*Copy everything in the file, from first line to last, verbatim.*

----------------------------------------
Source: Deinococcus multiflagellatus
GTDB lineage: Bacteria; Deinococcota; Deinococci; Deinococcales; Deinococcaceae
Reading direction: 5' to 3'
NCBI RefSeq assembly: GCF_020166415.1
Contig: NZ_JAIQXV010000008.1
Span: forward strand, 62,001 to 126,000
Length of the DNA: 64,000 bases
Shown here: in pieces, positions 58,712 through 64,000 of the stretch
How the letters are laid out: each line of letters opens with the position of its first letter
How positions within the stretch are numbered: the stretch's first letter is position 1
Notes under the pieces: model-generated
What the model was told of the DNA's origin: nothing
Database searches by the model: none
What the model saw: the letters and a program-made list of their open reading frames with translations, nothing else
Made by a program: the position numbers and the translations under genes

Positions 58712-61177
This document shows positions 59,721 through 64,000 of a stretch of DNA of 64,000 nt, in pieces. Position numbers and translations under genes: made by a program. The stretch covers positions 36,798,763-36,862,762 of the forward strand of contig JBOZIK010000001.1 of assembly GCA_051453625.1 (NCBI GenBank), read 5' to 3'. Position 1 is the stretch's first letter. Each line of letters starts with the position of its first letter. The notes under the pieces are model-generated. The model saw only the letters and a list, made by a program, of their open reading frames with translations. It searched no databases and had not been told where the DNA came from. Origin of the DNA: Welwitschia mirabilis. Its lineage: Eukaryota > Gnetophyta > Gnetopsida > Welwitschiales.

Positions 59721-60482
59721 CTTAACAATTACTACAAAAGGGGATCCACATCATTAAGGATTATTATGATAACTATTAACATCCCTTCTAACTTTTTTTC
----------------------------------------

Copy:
Source: Deinococcus multiflagellatus
GTDB lineage: Bacteria; Deinococcota; Deinococci; Deinococcales; Deinococcaceae
Reading direction: 5' to 3'
NCBI RefSeq assembly: GCF_020166415.1
Contig: NZ_JAIQXV010000008.1
Span: forward strand, 62,001 to 126,000
Length of the DNA: 64,000 bases
Shown here: in pieces, positions 58,712 through 64,000 of the stretch
How the letters are laid out: each line of letters opens with the position of its first letter
How positions within the stretch are numbered: the stretch's first letter is position 1
Notes under the pieces: model-generated
What the model was told of the DNA's origin: nothing
Database searches by the model: none
What the model saw: the letters and a program-made list of their open reading frames with translations, nothing else
Made by a program: the position numbers and the translations under genes

Positions 58712-61177
This document shows positions 59,721 through 64,000 of a stretch of DNA of 64,000 nt, in pieces. Position numbers and translations under genes: made by a program. The stretch covers positions 36,798,763-36,862,762 of the forward strand of contig JBOZIK010000001.1 of assembly GCA_051453625.1 (NCBI GenBank), read 5' to 3'. Position 1 is the stretch's first letter. Each line of letters starts with the position of its first letter. The notes under the pieces are model-generated. The model saw only the letters and a list, made by a program, of their open reading frames with translations. It searched no databases and had not been told where the DNA came from. Origin of the DNA: Welwitschia mirabilis. Its lineage: Eukaryota > Gnetophyta > Gnetopsida > Welwitschiales.

Positions 59721-60482
59721 CTTAACAATTACTACAAAAGGGGATCCACATCATTAAGGATTATTATGATAACTATTAACATCCCTTCTAACTTTTTTTC